WHITE NOISE – An Electric Storm (1969)

Review by: Steve Andrew Robey
Album assigned by: Andreas Georgi

At first glance, this seems an easy album to review – an obscure lost classic from 1969 that was way ahead of its time, with a fascinating backstory as well. But once the excitement of the discovery wears off, what am I exactly left with? Do I like this? Or am I just fascinated by the idea of it? These are the hard questions I forced myself to confront after about the 5th listen.

Backstory? Well you know the Mike Watt lyric in the Minutemen’s “History Lesson Part 2” – “Our band is scientist rock.” And that is exactly what I would call this. More than almost any album I can think of, this album was produced in a laboratory as part of a scientific experiment – albeit a fairly casual, lighthearted experiment, not necessarily any grand attempt to change the world, although in a low-key way it kinda did. The experiment aimed to see what would happen if some musicians and electronic wizards made a pop album with whatever was lying around the BBC studios? Result: it would be pretty weird.

Two employees of the BBC Radiophonic Workshop (including Delia Derbyshire, creator of the original electronic “Doctor Who Theme” which fills my house several times a week to this day) got together with an orchestral bass player who wanted to experiment with electronic music. The trio were hardly “rock musicians” at all, and the compositions on this thing reflect that fact – they sometimes kind of sound like pop music, but it never stays in one place long enough to really register any “hooks” in the classic sense. Perhaps the cause of this disjointedness is the manner in which the pieces were conceived. This is no “play a synth chord for 5 minutes and then twiddle the knobs and see what happens” kind of music. These pieces were intended as bona-fide songs with verses and choruses and whatnot, but each part was put together in such a manual, inorganic way (i.e. pieced together rather than a continuous performance) that the seams can’t help but show. The good news is that this makes for some pretty interesting music that doesn’t really sound like anything else. The closest I’ve heard is the United States of America album, which has a similar devotion to primitive electronics, as well as a similarly dorky female singer. The five tracks on the first half of the record can eventually get under your skin and stay there as quirky pop tunes if you give them a chance.

But the other side of the record? Pretty frickin scary, in contrast to the naive pop experiments of side one. There are but two lengthy tracks, both of them clearly aiming for a “horror show” kind of atmosphere – the first side’s Evil Twin, in a way. “The Visitation” is 11 crazy minutes of dramatic music, evidently telling a ghost story of some kind, with suspense music to match. Like the shorter songs on side one, this was pieced together over a period of months in what must have been a tedious process – albeit clearly a labor of love for the artists.  Having missed the production deadline to deliver this album to Island Records, the trio still found themselves a bit short of material, so in a panic they rush-recorded the album’s last track, the infamous “Black Mass: An Electric Storm in Hell”. This track is little more than weird noises, thunderous tribal drumming, and frenzied screams. Some of those screams are pretty damn convincing,, too. Scared me pretty good, I must say. “The Visitation” had some cool screams too. Side B really gives this album the extra meat it needed to make for a memorable album.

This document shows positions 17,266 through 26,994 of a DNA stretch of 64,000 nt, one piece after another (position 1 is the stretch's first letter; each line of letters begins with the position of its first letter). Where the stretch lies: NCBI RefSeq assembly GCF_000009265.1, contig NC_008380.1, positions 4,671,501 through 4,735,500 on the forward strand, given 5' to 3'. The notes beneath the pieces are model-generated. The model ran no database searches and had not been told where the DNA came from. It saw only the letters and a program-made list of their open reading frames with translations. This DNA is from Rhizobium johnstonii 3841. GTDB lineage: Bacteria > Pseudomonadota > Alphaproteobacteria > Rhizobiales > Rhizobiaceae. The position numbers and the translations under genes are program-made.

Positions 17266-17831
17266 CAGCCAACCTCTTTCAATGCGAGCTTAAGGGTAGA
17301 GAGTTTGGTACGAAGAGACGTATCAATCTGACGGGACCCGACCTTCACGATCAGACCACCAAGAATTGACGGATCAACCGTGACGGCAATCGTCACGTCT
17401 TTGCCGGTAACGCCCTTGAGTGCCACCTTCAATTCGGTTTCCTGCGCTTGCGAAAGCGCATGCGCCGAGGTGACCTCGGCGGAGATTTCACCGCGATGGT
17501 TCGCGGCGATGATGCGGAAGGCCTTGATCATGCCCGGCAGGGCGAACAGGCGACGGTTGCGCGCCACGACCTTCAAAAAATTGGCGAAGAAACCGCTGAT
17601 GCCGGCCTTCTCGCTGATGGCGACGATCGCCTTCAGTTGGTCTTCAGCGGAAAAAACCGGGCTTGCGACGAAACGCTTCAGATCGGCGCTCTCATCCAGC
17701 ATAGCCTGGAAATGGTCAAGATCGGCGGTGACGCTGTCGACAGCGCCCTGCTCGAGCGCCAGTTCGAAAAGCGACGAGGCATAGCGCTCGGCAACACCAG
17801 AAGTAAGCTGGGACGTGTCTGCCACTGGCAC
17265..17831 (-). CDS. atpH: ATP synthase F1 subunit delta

I have to confess that this album is more interesting in concept than in execution – though my avant-garde-loving ears automatically squeal with joy upon encountering anything as weird as this, if I were making a recommendation to another person, I seriously doubt many of them would enjoy this, outside of its historical importance. The music itself is a bit clumsy, if charmingly so, reflecting the “clean slate” approach the group took to making this album – NOTHING had really been done like this before, and their pioneering spirit must command respect.

Author: tomymostalas


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